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Newman's Onement I, 1948

Barnett Newman, Onement I, 1948, oil on canvas ,27 1/4 x 16 1/4" (69.2 x 41.2 cm), The Museum of Modern Art Speakers: Dr. Steven Zucker, Dr. Beth Harris http://smarthistory.org/barnett-newman.html. Created by Beth Harris and Steven Zucker.

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  • piceratops ultimate style avatar for user Ari Mendelson
    Was Newman able to paint actual figures or draw actual pictures or was painting lines all he was capable of?
    (9 votes)
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  • mr pink red style avatar for user James Tribe
    Listen to them go:
    "biblical image..."
    "intellectually rooted set of ideas..."
    "registration of impulse..."
    They even connected it to the Holocaust and the 'American Individual'!
    Please, could someone think of an interpretation of this "elemental" (i.e. vague) work that actually isn't defensible?
    (14 votes)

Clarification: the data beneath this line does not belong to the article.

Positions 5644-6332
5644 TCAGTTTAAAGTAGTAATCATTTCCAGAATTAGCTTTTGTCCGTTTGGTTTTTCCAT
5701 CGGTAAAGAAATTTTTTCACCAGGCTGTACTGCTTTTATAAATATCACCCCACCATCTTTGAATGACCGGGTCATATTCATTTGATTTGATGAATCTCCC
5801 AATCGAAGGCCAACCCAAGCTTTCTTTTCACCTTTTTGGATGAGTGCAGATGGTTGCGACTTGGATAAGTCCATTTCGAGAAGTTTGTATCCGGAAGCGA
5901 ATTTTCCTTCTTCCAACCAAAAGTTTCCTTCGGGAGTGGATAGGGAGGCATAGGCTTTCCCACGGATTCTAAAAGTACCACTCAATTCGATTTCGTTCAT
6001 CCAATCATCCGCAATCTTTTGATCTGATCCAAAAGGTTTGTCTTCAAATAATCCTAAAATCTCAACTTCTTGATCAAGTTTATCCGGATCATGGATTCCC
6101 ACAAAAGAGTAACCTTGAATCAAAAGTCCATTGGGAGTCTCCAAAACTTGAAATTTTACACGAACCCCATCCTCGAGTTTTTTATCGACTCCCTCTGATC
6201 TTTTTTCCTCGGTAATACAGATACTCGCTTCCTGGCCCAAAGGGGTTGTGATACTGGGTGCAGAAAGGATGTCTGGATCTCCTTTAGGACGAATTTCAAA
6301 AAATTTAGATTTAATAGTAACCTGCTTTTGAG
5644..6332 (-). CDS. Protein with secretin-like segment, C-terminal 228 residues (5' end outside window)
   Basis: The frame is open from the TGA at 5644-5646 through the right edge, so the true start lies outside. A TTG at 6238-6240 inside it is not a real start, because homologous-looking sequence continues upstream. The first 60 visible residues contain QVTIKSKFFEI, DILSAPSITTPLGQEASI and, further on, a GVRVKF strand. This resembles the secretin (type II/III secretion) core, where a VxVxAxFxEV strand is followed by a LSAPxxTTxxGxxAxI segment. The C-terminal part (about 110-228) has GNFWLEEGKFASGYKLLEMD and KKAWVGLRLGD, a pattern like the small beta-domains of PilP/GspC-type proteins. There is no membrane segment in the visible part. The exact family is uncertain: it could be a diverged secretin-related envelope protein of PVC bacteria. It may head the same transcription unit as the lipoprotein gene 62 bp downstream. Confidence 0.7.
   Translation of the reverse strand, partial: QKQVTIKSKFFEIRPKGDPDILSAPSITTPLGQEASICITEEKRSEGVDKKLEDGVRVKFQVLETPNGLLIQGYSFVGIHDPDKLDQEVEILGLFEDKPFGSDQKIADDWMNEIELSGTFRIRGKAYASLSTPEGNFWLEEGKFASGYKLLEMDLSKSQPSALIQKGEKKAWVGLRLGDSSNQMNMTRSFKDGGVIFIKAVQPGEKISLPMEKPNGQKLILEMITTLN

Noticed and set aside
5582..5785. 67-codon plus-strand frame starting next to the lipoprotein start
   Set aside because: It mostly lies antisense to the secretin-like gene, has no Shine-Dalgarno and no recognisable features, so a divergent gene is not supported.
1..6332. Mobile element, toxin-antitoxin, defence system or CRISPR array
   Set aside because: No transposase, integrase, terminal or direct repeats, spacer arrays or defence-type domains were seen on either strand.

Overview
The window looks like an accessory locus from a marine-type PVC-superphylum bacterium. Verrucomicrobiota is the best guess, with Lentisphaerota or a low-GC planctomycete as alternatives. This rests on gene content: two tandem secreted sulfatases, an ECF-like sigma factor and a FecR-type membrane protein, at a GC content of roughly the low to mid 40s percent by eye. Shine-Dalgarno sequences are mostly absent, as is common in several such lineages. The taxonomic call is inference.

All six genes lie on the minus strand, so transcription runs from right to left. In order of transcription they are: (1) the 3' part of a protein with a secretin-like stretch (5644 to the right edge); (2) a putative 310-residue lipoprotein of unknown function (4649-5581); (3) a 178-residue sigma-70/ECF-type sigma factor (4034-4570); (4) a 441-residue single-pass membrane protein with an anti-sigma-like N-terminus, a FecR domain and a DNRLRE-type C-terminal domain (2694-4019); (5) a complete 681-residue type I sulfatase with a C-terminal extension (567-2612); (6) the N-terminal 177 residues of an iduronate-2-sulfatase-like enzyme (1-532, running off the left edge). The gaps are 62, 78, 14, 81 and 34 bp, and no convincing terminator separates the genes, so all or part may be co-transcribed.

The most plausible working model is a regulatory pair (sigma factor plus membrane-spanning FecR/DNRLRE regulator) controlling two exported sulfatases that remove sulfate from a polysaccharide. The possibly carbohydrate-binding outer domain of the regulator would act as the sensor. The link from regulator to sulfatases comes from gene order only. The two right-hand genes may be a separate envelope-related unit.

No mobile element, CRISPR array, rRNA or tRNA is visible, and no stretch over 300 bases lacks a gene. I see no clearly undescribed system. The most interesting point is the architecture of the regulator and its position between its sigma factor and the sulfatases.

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  • mr pants teal style avatar for user Ivan
    The easiest way to help people understand your painting, which may be considered as weird, is to explain it yourself. Why didn't Newman do that?
    (2 votes)
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    • leaf orange style avatar for user Jake Suzuki
      There's a great quote by some artist or other: "If I was just going to end up explaining my paintings in words, I would've just become a writer."
      And explaining something yourself is no guarantee that anyone will either understand or even listen to you.
      You could write an essay on your own painting and people would still reject it. To an extent, they should too. A painting is a conversation between the artist and the canvas, and the canvas to the audience. Learning about the artist can inform our relationship with the canvas, however talking to the artist will do the same thing and no more, it will only inform our conversation with the canvas. It won't crack open the doors of heaven and you won't suddenly, omnisciently, understand the canvas.
      Better to try and understand it on your own terms, to learn more about it, to think more about it, and let your relationship with a piece of artwork grow and mature over time.